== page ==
DIY Vinyl Liner Pools
The vast majority of people who undertake a DIY inground pool project are using a vinyl liner pool kit. Generally, vinyl liner swimming pools are the easiest inground pools to build without the assistance of a professional pool builder, but they can also be challenging for anyone with minimal pool construction experience.
DIY Fiberglass Pools
Fiberglass pools can be installed DIY as well, but it can be much trickier than installing a vinyl liner pool, especially for construction novices. Setting and leveling the pool is usually the most challenging part, and there’s also a high risk of damaging your pool and not having a warranty to fall back on (warranties may not apply in DIY situations).
DIY Concrete Pools
Finally, concrete pools are without question the most labor intensive and time consuming inground pools to install. Unlike a fiberglass or vinyl liner pool, you’ll need to build the entire pool from scratch, which requires a ton of equipment and a lot of experience to pull off.
Inground Swimming Pool Cost
As important as the other factors are to choosing an inground pool, most people are primarily concerned about one thing:
How much will my inground pool cost?
Most inground pools will cost a minimum of $35,000, but they can also cost $100,000 or much more, depending on the size, type, and design.
National average prices for concrete pools are around $50,000 to $100,000 and up. A fiberglass pool might cost you $40,000 to $85,000 and up, while a vinyl liner pool might cost you $35,000 to $65,000 and up.
Typically, vinyl liner pools are cheaper than fiberglass pools and concrete pools, but they also may not last as long.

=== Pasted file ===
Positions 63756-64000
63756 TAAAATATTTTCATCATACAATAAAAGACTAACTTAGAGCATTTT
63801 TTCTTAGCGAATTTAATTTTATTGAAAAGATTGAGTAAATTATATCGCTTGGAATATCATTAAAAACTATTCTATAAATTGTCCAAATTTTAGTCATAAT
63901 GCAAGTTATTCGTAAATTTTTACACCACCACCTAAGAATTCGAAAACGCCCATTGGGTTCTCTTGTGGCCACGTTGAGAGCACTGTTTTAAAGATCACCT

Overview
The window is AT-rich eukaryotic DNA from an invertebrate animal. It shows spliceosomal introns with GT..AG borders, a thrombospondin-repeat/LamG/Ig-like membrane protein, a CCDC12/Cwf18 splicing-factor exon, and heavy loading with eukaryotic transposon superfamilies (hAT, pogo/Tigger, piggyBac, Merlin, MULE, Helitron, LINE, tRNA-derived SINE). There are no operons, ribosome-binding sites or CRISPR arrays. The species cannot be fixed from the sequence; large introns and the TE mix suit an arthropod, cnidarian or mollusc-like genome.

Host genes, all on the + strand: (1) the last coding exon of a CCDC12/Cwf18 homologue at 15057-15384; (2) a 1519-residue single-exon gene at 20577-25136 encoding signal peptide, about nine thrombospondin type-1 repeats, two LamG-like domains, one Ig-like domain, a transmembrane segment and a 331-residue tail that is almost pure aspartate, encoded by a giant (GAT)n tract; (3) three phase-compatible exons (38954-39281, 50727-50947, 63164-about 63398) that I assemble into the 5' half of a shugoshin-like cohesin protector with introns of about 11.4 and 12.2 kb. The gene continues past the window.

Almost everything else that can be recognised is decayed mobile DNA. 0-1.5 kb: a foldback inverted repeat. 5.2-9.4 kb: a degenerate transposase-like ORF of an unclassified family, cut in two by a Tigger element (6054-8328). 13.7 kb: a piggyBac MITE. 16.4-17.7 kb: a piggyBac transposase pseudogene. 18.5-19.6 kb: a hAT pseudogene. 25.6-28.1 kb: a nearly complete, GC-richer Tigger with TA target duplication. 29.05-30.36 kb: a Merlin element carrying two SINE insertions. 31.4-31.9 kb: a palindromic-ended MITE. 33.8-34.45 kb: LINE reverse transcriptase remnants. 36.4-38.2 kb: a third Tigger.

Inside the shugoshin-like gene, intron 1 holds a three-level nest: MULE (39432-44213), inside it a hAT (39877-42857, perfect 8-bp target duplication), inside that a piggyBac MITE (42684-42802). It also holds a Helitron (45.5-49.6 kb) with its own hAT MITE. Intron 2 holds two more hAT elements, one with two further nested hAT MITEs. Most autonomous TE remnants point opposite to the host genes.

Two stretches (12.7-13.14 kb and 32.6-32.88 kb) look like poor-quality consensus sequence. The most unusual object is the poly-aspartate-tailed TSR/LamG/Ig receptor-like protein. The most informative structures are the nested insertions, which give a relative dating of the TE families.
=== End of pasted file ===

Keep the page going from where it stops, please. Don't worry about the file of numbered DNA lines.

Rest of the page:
Inground Swimming Pool Maintenance Costs
All inground pools are similar to some degree, but they have different maintenance needs due to their unique building materials and surfaces. Let’s break down how much it might cost to maintain the three main inground pool types over time.
Vinyl Liner Pool Maintenance Costs
Vinyl liner pools are the cheapest inground pools to build, but they are not cheap to maintain. Over a ten year period, you might spend over $11,000 on liner replacements, chemicals, and electricity. After 30 years of owning your vinyl liner pool, you might spend more than $34,000 on routine maintenance alone.
Concrete Pool Maintenance Costs
Concrete pools are the most expensive inground pools to build and maintain. You might spend over $27,000 over a ten year period on chemicals, electricity, and resurfacing your pool. Over 30 years, that cost can easily rise to over $57,000.
Fiberglass Pool Maintenance Costs
Fiberglass swimming pools are not the cheapest inground pools to build, but they do cost the least to maintain. Over a ten year period, you might spend around $4,000 on chemicals and electricity. Over 30 years, you might spend around $12,000 on chemicals, electricity, and routine maintenance.
Why is it so much cheaper to maintain a fiberglass pool?
The gelcoat surface of a fiberglass pool is smooth and durable, so it doesn’t harbor algae or need to be resurfaced. This means spending less on chemicals and electricity, and you typically won’t have to deal with the high cost of refinishing your pool.
Read more: Do Fiberglass Pools Need to be Resurfaced?
If you want to learn more about the three main inground pool types, you can read our following comparison guides next or download our free ebook below. As always, let us know if you have any questions and we will get back to you as soon as possible.
At River Pools, we manufacture world-class fiberglass pools for homeowners across North America. If you’d like to explore your fiberglass pool options or learn more about their benefits, you can browse our pool gallery, visit our video library, or request information and pricing using the button below. Happy swimming!